Bringing Healthcare Into the 21st Century 

Mary Ackenhusen

Innovation in healthcare is one of the great challenges of our time. Canada, like all developed countries, must reconcile changing demographics and fiscal demands with the need to provide patient care in a changing technological environment. As President and CEO of Vancouver Coastal Health (VCH), Mary Ackenhusen leads the largest academic and tertiary health authority in British Columbia, serving a population of 1 million with a budget of $3.4 billion. Ackenhusen provides a window on how one regional health system is innovating toward more sustainable healthcare. 

Our healthcare system is under tremendous pressure to balance patient care with financial pressures. British Columbia’s $18.8 billion dollar health budget for 2017/18 makes up almost half of the provincial government’s overall expenditure, and BC invests more than $600 million in health research on an annual basis. In order to ensure that research is being translated into better patient outcomes and to meet the demographic, disease and therapeutic challenges of the 21st century, we have to become more efficient at adopting new innovations.

Innovation may not be the only answer but it is a conduit for change. VCH is focused on leveraging innovative treatments, devices and processes to not only improve healthcare delivery, but also create a more efficient healthcare system. Here are a few innovative solutions VCH has recently trialed, demonstrating the shift from the typical acute care model:


Telehealth Emergency Community Continuity of Care Connectivity via Home (TEC4Home) is a tele-monitoring program that supports the safe transition of heart failure patients from hospital to home, bridging the gap between acute and community care. Patients go home sooner and daily electronic check-ins enable community nurses to help patients avoid subsequent emergency hospitalization. This benefits patients and reduces pressure on emergency room and hospital resources. VCH is also expanding tele-monitoring to patients with chronic obstructive pulmonary disease (COPD), establishing a new standard of care. TEC4Home is very important not only to VCH, but also to the province. Rural and remote communities face unique challenges with healthcare delivery, including limited human resources. Technology is an obvious way to augment staffing and other health resources in all communities, but it is time we start using technology to its full extent. TECH4Home is an important opportunity to target patient populations outside the hospital setting.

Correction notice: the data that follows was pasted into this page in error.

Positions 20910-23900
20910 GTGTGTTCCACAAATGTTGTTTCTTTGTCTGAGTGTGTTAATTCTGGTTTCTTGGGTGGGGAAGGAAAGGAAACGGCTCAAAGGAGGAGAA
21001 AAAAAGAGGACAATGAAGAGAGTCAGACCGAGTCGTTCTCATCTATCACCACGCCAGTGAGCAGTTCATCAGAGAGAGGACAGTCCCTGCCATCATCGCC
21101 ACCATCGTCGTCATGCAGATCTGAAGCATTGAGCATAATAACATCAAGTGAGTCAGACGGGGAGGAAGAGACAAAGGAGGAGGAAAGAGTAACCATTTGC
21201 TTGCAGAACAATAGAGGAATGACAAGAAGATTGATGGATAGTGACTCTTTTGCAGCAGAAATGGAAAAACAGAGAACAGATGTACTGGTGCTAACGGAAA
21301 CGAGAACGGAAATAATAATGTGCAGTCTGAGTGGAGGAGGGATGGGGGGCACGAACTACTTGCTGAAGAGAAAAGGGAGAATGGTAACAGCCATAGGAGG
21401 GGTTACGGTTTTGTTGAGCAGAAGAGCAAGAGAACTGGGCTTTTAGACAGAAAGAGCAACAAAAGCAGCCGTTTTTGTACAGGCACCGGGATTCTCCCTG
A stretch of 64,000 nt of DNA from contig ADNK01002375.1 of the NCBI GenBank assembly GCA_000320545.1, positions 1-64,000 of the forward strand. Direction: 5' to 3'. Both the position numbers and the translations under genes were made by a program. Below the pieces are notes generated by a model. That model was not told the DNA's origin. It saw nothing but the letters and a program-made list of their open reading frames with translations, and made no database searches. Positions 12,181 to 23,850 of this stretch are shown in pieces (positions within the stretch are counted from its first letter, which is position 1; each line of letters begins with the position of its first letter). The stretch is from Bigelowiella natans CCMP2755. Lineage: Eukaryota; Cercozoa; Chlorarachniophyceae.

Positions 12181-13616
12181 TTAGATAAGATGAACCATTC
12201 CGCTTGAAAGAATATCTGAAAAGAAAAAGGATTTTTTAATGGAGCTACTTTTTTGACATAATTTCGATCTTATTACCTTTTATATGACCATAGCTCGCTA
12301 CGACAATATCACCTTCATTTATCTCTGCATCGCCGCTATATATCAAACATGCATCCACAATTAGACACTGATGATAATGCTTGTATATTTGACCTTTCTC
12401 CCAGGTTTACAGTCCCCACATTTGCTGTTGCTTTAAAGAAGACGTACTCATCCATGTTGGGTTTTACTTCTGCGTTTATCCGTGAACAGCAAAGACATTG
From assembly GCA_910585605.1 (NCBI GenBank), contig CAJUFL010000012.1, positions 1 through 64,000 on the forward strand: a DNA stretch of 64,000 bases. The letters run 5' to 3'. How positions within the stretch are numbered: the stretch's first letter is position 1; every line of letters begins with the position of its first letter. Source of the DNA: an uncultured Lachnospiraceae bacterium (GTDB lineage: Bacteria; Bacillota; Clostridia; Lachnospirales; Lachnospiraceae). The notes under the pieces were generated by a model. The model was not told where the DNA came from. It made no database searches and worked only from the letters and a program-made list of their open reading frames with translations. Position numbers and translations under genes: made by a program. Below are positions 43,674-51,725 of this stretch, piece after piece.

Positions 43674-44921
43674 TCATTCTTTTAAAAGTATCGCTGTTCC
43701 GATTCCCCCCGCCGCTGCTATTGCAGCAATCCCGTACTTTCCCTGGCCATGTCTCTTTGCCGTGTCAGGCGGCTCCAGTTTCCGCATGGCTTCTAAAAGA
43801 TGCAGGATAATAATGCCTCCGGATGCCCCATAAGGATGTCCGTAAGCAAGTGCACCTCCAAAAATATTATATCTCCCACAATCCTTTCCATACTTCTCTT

R-D and Canines

As part of VCH’s commitment to find better ways to protect patients from ‘superbugs’, Vancouver General Hospital (VGH) assessed Ultraviolet C (UVC) disinfection as part of a five-month pilot innovation project. The Rapid Disinfector Ultraviolet DC (R-D) is a mobile, germ-killing UVC robot used to disinfect patient rooms, operating rooms and bronchoscopy/endoscopy suites. The process is automated and augments traditional cleaning methods. A lower-tech innovation that complements R-D comes in the form of a four-legged hospital employee. Angus, the English spaniel, is trained to sniff environmental reservoirs of the Clostridium difficile superbug with 95 per cent accuracy. Once Angus finds the hidden reservoirs of bacteria on hospital surfaces and equipment, the R-D is brought in to eradicate the germs.

Kelty’s Key

Kelty’s Key ( is an online therapy service for adults managing mental health conditions such as anxiety and depression. The program provides Therapist-Assisted Internet-Cognitive Behavioural Therapy (TAI-CBT) to patients as well as self-help, education and training resources for common mental health issues. Plans are underway to develop a formal training institute to ensure this high-impact, made-in-BC program realizes its full potential.